In the present study, a one-dimensional steady-state model describing heat convection and conduction is employed to investigate the effects of key kinetic, fluid and solid phase properties upon thermal efficiency and reactor conversion. This model accounts for convection and conduction of heat and mass in two separate reacting fluids, coupled via heat conduction across a solid wall. Selection of appropriate boundary conditions allows investigation of packaging (adiabatic or isothermal) and flow configuration (co-current vs. counter-current) upon system performance.
First we analyze the case of heat transfer between two homogeneous fluids in the absence of chemical reaction or phase change in counter current configuration. The same analysis is extended for the case of heat transfer between one reacting and one non-reacting fluid, and two reacting fluids (coupling of endothermic-exothermic reactions). A parametric study is carried out in order to identify the key groups that most influence the heat exchanger reactor performance and the existence of steady state multiplicity.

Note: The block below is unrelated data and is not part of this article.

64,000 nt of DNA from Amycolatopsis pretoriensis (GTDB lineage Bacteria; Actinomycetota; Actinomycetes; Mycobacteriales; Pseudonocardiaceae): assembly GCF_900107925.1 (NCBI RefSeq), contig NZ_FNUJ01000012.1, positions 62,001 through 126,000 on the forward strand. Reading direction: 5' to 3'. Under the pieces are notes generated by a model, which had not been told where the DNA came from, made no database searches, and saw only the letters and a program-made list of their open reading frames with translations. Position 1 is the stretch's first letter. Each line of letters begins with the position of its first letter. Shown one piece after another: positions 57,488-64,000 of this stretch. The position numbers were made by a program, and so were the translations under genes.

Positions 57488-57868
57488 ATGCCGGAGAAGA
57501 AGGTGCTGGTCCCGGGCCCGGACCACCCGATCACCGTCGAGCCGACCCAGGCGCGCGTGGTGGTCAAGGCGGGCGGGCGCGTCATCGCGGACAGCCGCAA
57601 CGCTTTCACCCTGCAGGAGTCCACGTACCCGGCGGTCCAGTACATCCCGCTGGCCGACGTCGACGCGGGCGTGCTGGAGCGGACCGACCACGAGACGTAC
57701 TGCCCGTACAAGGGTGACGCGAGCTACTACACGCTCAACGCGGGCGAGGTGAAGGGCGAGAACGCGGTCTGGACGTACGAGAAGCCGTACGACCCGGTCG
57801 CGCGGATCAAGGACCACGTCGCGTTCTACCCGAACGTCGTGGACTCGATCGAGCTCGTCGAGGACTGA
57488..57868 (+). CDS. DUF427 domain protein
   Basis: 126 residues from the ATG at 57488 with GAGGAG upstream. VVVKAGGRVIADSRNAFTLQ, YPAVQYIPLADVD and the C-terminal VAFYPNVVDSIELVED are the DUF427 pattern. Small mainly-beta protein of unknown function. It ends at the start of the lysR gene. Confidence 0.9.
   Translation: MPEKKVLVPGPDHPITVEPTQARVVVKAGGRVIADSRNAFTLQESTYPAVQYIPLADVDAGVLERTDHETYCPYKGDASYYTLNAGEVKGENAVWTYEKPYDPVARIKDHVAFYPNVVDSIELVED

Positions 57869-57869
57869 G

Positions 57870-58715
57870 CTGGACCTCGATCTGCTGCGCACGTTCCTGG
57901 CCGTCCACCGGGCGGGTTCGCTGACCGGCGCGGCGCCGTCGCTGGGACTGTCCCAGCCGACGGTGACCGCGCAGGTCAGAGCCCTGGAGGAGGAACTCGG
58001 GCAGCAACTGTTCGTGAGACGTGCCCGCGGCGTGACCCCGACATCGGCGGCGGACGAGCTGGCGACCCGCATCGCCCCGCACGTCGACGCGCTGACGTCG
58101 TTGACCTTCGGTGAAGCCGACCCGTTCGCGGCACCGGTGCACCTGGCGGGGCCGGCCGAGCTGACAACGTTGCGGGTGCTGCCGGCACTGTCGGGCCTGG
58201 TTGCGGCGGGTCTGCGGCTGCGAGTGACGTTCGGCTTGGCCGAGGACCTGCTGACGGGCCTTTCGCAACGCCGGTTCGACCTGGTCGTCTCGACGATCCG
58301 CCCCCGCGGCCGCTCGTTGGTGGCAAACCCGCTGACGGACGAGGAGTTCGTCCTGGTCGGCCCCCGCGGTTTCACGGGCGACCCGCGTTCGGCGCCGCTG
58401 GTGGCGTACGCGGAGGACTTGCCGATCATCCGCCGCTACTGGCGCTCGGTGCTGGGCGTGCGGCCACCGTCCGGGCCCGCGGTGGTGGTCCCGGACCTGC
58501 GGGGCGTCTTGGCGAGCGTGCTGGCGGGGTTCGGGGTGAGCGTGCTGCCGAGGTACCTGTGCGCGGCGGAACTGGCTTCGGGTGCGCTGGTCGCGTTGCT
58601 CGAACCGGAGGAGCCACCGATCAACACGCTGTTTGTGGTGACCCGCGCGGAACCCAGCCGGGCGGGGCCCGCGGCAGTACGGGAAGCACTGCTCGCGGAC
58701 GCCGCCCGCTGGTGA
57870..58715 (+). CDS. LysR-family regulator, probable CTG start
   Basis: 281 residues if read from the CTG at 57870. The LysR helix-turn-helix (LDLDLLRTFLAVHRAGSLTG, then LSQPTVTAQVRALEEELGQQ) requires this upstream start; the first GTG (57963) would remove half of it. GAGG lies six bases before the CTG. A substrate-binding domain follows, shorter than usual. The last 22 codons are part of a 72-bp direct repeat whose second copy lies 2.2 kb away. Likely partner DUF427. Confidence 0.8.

Results demonstrate that the use of high thermal conductivity materials (e.g. silicon, stainless steel) limits thermal efficiency due to significant axial conduction losses, ultimately leading to isothermal-slab behavior. Low thermal conductivity materials (e.g. cordierite ceramics) yield superior thermal efficiencies, resulting from development of temperatures gradients along the solid phase axial length. Also, we show that the use of adiabatic packaging presents higher thermal efficiencies. Modeling results are supported by an experimental system capable of creating large networks of parallel ceramic microchannels for heat integration.
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